Composition helps students engage with the more abstract concepts learned in classes, making music theory a heard and performed activity, and has the potential to connect strongly with students' musical endeavors outside the classroom. However, students' compositions, despite following guidelines of form and harmony, may not appropriately emulate the necessary style. An unstylistic composition can discourage a student in both her own aptitude for musical creativity, and in music theory's ability to describe music. In this paper I focus on a historically-informed, stylistic approach for teaching the sonata composition project. Drawing from both Kirnberger's Method for Tossing Off Sonatas (1961 ), and a modern understanding of musical schemas or partimenti, I offer three assignments to assist students' writing of 18th-century style keyboard sonata openings.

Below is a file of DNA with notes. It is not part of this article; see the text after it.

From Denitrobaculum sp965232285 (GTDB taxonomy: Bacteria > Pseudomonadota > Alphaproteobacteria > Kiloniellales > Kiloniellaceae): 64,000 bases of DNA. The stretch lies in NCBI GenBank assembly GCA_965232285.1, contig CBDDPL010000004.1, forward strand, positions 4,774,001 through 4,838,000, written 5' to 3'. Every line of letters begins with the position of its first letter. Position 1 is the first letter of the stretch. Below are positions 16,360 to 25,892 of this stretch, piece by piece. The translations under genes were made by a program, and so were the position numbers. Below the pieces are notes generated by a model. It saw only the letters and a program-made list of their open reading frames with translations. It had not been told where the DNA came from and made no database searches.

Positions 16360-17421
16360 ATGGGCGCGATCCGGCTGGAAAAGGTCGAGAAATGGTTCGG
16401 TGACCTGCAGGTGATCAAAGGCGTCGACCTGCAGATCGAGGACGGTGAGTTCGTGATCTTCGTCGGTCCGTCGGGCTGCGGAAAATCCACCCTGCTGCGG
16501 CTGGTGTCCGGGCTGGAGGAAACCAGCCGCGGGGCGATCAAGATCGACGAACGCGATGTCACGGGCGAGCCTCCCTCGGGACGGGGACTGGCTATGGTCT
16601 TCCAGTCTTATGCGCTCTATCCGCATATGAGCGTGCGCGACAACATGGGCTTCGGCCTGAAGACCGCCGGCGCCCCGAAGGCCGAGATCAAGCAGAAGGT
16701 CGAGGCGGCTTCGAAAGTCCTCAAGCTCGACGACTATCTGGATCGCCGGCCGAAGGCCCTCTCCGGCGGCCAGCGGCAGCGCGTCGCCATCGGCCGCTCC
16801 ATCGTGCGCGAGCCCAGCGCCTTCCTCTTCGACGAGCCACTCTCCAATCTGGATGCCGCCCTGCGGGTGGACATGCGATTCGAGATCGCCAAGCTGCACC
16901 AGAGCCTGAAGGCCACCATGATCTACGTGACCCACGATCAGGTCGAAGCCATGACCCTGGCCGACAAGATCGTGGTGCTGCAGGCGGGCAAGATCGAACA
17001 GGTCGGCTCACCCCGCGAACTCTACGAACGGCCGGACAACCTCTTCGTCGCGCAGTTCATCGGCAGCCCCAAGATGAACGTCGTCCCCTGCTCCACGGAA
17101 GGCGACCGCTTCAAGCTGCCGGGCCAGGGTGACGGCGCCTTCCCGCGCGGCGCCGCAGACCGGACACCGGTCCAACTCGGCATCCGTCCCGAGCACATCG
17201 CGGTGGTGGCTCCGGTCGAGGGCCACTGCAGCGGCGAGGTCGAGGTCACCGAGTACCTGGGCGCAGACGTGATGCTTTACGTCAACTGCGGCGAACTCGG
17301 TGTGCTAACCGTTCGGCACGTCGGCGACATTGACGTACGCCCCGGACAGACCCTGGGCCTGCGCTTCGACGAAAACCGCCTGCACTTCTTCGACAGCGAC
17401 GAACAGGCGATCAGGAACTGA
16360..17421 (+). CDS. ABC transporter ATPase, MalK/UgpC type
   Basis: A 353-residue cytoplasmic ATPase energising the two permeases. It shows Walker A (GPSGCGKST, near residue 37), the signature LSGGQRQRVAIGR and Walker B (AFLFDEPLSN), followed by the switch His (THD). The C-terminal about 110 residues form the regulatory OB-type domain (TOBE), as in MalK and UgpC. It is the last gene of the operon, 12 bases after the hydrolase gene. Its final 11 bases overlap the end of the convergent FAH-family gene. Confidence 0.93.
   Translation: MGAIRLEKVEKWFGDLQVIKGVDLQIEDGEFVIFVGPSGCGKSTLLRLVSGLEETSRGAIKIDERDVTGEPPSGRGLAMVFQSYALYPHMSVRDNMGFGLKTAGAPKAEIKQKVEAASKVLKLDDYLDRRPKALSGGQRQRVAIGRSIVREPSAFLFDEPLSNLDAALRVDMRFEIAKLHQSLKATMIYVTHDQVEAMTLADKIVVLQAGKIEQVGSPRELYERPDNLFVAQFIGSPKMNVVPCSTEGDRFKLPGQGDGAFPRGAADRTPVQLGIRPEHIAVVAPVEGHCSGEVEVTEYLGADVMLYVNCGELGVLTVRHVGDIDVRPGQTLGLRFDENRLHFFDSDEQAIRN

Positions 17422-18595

Following Kirnberger's requirement that composers possess a knowledge "of composing to a thoroughbass," students first learn to derive common melodic and harmonic patterns from excerpts on their own, which I loosely model off Robert Gjerdingen's musical schemas (1988, 2007). Through analysis of more difficult pieces that combine, overlap, or even truncate musical patterns, students gain a flexible utility with both 18th-century keyboard style and a more abstract understanding of musical partimenti, following Giorgio Sanguinetti (2012). Finally, students complete harmonizations of melodies drawn from existing pieces of music, working up to accompanying the exposition of Clementi's Op. 36 no. 6.